!DOCTYPE html PUBLIC "-//W3C//DTD XHTML 1.0 Strict//EN" "http://www.w3.org/TR/xhtml1/DTD/xhtml1-strict.dtd"> Streamline Training & Documentation: Tips for Consensus

Saturday, December 15, 2007

Tips for Consensus

I'm working my way through a handy Six Sigma Pocket Guide published by Rath & Strong Management Consultants of Lexington MA. This is an excellent resource for anyone wanting a compact compendium of Six Sigma principles and tools (197 3.5" X 5.5" pages).

One nugget providing food for thought among the less technical parts of this handbook are the tips for reaching consensus (e.g., on a plan of action to correct a quality problem). Here is the list (from p. 154), along with some comments from me:
  • Use a facilitator. (Often a good team leader will do fine in this role.)

  • Take good notes. (Include issues discussed, main points pro and con, decisions reached.)

  • Balance power. (If this is apt to be ticklish, an outside facilitator may indeed be necessary.)

  • Make sure there is enough time. (If necessary, arrange a follow-up meeting, but with a clear idea of how the group will progress to a decision.)

  • Search for alternatives that meet the goals of all members. (This may involve discussing the interests behind goals in order to determine where there is flexibility.)

  • Encourage. (The atmosphere of the discussion must be one in which people can speak freely. Ground rules should make clear that civility is the order of the day.)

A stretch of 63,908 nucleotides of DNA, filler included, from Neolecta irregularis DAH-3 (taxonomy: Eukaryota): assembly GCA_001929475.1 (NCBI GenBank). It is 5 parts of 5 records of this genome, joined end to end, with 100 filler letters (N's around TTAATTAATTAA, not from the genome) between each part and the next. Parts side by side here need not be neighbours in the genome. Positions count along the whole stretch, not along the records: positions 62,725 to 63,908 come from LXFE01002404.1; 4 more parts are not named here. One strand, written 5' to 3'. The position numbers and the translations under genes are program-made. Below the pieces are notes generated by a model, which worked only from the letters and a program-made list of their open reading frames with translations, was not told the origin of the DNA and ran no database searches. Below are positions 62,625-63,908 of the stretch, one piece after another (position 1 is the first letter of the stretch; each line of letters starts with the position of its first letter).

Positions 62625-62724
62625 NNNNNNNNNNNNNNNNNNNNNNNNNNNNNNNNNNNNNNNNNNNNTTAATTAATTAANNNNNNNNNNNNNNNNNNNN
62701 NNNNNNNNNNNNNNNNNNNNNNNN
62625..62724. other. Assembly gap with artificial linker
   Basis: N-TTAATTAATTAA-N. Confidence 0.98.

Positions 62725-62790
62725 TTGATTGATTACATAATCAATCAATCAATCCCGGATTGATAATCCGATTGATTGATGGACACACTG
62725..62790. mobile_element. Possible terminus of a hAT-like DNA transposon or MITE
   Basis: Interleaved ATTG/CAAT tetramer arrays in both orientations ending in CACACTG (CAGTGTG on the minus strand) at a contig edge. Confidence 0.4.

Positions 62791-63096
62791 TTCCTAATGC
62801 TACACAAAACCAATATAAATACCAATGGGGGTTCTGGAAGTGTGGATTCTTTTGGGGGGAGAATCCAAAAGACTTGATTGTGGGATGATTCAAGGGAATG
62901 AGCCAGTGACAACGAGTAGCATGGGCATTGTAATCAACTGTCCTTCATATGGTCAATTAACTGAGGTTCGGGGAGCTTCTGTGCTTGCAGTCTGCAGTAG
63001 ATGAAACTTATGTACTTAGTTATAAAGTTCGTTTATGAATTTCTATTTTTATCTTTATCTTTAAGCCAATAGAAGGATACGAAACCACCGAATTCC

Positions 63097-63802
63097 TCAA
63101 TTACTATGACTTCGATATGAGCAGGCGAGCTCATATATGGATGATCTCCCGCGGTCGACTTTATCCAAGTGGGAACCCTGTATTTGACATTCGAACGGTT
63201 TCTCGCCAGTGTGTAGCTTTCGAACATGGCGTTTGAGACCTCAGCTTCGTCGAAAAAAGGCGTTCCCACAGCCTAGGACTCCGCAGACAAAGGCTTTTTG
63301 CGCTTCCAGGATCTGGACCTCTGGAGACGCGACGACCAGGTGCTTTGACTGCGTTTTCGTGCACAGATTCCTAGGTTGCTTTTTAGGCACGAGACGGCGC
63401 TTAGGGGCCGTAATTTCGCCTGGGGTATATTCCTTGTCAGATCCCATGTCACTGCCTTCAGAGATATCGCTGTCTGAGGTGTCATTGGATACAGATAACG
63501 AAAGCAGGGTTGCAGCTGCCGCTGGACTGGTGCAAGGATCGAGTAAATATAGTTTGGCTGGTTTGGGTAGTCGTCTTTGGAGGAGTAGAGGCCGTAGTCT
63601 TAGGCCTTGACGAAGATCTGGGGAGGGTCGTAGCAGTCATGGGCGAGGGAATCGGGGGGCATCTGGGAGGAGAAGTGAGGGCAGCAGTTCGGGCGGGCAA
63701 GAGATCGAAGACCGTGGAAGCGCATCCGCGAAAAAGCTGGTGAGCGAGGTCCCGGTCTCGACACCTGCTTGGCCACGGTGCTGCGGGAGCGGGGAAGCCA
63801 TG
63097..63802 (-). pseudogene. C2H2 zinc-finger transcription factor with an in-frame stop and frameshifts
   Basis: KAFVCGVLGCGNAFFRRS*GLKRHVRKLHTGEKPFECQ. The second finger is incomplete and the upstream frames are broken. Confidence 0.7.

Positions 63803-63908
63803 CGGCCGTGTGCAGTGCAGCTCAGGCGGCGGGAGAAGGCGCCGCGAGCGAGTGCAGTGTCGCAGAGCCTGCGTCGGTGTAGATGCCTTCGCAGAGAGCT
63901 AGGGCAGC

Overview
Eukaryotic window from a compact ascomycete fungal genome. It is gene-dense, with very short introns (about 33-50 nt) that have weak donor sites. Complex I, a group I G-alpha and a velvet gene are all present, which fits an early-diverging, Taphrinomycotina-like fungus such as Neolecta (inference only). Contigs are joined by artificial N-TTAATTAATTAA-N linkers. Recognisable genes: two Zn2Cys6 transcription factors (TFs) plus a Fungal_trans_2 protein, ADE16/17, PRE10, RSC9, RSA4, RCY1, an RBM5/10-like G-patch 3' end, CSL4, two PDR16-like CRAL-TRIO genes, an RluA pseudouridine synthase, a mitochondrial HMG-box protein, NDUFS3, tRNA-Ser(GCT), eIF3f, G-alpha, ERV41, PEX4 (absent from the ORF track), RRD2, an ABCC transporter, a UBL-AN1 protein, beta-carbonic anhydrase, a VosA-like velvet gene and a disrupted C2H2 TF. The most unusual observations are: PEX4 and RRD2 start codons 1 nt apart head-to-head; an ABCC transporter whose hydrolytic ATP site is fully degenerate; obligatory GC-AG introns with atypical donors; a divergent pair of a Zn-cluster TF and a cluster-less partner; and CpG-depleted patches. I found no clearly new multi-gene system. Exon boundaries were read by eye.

• Listen carefully. Check for understanding. (Active listening 101.)

  • Be open to new ideas, but don't change your mind simply to avoid conflict or speed up the decision. (As far as possible, use concrete evidence to resolve disputes about likely outcomes of alternative proposed solutions.)

  • Don't just argue for your point of view. (Or, as I would put it, explain your rationale clearly, and refer to concrete evidence in support of your position. Participate in exploration of how to incorporate useful aspects of alternative plausible solutions into the final chosen solution.)

  • Seek out differences of opinion. Have people play devil's advocate. (Extremely important for avoiding groupthink.)
Bear in mind that consensus decision-making is only appropriate in certain situations. The Six Sigma Pocket Guide specifies seeking consensus for decisions that are high impact, high consequence (I assume this has more of a political flavor than "high impact," which presumably refers to technical aspects of the decision), emotionally charged, full of controversy (e.g., over who will be affected how by the decision reached), and characterized by a wide diversity of opinion (e.g., over decision criteria and the weights to assign them).


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